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LeBron James believes NBA's 'problem' with stars resting is only when he sits

LeBron responds LaVar Ball

Due to the Golden State Warriors and the Cleveland Cavaliers resting their stars in two separate nationally televised games, the subject of rest has been a much-discussed topic in the NBA as of late. Coaches resting their players to preserve them for the long 82 game season and postseason is nothing new, but with the Warriors and Cavs having stars sit out marquee games, NBA commissioner Adam Silver addressed the issue head on by sending a stern memo to all team owners.

Silver’s memo told owners that if the league isn’t notified of players resting in advance, they will be fined significantly. The NBA once fined the San Antonio Spurs $250,000 for resting Tim Duncan, Tony Parker, Manu Ginobili and Danny Green in a game against the Miami Heat in 2012, so the fines Silver alludes to is likely a similar amount.

One of the main reasons Silver sent the memo is because of the league’s partnership with their broadcast partners as when stars sit out nationally televised games, fewer fans tune in, which in turn hurts cable companies like ESPN. So it all essentially boils down to a money issue, which is understandable since the NBA, after all, is a business. But for LeBron James, while he understands Silver’s position, he believes that the issue regarding rest is mainly because he was one of the recent players that sat out.

From Cleveland.com’s Joe Vardon:

 “I love what Adam is doing for our league, but I don’t see how that (would help),” James said Tuesday. “I don’t understand why it’s become a problem now, because I sit out a couple games?”

When a reporter suggested to James that Silver’s reasons for sending the memo may stretch beyond his not playing in Cleveland’s 30-point loss in a national TV game against the Clippers on Saturday, James disagreed.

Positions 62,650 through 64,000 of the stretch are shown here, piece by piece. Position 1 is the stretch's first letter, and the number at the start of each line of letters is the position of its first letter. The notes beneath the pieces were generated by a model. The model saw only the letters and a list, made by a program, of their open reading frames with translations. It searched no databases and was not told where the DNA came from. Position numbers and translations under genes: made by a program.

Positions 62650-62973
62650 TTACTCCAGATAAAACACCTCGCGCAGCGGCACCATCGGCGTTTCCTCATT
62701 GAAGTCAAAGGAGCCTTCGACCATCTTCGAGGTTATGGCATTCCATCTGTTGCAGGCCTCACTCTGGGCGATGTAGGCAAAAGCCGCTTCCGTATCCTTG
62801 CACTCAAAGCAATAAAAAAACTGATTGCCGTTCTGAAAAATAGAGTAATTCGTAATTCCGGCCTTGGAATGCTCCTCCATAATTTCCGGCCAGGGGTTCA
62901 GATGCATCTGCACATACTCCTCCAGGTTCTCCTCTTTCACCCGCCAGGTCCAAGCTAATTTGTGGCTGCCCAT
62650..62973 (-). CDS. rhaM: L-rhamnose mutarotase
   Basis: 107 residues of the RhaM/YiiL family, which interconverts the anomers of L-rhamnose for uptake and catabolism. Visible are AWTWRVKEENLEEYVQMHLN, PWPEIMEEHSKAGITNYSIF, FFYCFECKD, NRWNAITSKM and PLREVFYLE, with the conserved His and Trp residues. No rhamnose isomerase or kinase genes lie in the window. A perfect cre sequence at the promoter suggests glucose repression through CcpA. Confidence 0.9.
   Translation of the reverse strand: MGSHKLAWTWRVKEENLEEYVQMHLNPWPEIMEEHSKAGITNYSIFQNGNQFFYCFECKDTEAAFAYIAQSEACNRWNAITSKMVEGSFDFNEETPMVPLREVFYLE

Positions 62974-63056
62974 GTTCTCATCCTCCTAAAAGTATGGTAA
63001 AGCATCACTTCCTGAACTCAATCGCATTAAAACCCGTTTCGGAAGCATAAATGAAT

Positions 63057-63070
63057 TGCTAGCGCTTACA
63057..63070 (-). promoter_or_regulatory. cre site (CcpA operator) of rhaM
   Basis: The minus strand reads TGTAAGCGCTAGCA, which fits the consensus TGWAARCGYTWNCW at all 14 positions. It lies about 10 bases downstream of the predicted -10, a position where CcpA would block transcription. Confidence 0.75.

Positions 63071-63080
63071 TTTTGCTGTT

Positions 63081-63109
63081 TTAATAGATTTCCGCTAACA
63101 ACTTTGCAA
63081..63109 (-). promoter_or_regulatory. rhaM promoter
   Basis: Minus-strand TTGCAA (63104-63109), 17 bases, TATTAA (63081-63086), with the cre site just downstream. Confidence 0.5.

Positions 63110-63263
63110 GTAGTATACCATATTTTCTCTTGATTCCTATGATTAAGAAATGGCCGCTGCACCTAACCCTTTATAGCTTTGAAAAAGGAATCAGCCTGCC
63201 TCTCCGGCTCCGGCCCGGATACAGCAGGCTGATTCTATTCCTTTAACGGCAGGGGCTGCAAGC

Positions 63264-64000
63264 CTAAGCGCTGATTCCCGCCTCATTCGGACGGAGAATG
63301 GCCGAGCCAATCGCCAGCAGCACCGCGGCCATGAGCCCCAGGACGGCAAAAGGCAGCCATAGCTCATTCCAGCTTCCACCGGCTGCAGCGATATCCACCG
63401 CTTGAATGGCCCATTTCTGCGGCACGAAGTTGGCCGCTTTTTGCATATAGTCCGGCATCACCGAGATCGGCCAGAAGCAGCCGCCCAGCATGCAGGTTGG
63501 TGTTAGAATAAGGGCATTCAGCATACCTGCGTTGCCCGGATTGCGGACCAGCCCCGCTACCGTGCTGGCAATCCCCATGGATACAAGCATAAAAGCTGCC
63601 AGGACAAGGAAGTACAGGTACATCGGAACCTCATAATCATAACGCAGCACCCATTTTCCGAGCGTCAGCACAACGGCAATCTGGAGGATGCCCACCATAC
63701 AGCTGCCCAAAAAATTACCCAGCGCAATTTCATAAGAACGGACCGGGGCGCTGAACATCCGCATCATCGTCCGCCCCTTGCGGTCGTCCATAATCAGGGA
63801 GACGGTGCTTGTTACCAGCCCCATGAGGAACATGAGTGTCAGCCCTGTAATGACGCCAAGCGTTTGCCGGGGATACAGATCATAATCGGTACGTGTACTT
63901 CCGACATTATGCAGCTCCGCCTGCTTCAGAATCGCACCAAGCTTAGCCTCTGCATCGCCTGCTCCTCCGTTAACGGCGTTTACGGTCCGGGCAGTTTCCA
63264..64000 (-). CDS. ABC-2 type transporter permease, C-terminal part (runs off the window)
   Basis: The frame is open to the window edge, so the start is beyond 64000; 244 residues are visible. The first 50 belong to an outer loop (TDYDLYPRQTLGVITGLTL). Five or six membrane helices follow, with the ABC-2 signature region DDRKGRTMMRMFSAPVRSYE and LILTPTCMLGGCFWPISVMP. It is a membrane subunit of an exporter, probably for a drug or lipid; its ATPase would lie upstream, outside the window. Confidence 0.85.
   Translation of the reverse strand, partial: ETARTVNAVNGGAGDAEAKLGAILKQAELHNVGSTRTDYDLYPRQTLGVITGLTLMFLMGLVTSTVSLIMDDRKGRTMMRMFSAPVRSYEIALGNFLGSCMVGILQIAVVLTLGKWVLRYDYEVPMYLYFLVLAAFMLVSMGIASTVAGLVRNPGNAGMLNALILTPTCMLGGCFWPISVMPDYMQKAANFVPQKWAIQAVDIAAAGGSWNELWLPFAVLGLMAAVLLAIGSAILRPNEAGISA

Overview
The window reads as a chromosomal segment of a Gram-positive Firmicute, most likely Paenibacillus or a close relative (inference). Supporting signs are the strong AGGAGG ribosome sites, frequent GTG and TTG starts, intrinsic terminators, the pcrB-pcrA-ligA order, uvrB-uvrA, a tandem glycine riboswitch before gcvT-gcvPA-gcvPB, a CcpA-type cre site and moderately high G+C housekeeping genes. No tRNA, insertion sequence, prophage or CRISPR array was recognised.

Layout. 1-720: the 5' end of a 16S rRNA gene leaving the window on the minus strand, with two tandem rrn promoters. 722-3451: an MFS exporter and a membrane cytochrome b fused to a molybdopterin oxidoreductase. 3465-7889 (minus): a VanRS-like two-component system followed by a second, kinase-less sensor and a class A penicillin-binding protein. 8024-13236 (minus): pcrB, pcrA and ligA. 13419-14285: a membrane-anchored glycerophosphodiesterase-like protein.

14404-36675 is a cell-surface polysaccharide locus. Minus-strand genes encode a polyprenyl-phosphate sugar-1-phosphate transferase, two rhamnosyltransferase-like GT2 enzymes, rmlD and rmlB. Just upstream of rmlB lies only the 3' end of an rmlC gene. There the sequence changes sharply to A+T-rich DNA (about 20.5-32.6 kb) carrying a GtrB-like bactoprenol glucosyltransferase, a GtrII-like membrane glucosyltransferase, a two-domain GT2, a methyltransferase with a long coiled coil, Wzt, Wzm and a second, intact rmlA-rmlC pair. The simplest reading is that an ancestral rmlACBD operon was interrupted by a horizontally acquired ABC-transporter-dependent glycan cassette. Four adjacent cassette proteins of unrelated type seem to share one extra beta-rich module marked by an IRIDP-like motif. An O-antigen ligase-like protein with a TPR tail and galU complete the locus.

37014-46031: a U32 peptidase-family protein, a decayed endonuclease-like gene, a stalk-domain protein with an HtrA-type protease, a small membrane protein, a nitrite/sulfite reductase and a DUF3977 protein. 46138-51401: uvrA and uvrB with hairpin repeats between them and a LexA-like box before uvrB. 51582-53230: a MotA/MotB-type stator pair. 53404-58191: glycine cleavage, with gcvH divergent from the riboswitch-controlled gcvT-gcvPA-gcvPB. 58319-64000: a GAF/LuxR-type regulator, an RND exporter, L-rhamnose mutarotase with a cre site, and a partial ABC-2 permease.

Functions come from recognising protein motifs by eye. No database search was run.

“That is the case. It’s absolutely the case,” James insisted.

“The owners be in the decision-making process of resting players?” James said. “There’s owners that are not even around the teams. There’s owners that are just owning the team because they just own the team. It’s whatever. What does that make any sense of?”

More from James via ESPN’s Dave McMenamin:

“I just know the conversation gets a little bit more talked about when I’m a part of it,” James said before the Cavs practiced Tuesday on UCLA’s campus. “If it’s somebody else, it gets blown up a briefly, it gets talked about a little bit, but it doesn’t have legs and it’s gone. But as soon as I’m involved it’s just a whole different situation.”

James isn’t wrong about his stature in the league. He is one of the NBA’s main superstars and his jersey is routinely near the top of sales. James also garners millions more All-Stars votes than other superstars, which is a direction correlation between his popularity in the United States and internationally. Plus like he himself says, literally anything James does, no matter how small, gets attention. But James is slightly off about his assertion that the issue of rest is now becoming heavily debated just because of him.

The main point of Silver’s memo was that teams need to notify the league when they are going to rest stars. The Cavs didn’t do this and since it was during a nationally televised game, James sitting got a lot more attention more than usual.

James can believe what he wants but let’s see what happens the next time the Cavs decide to rest him. If it becomes yet another hotly discussed issue perhaps James has a point. But if the Cavs let the league know ahead of time and the complaints are more muted after the fact, then James may need to reconsider his line of thinking.

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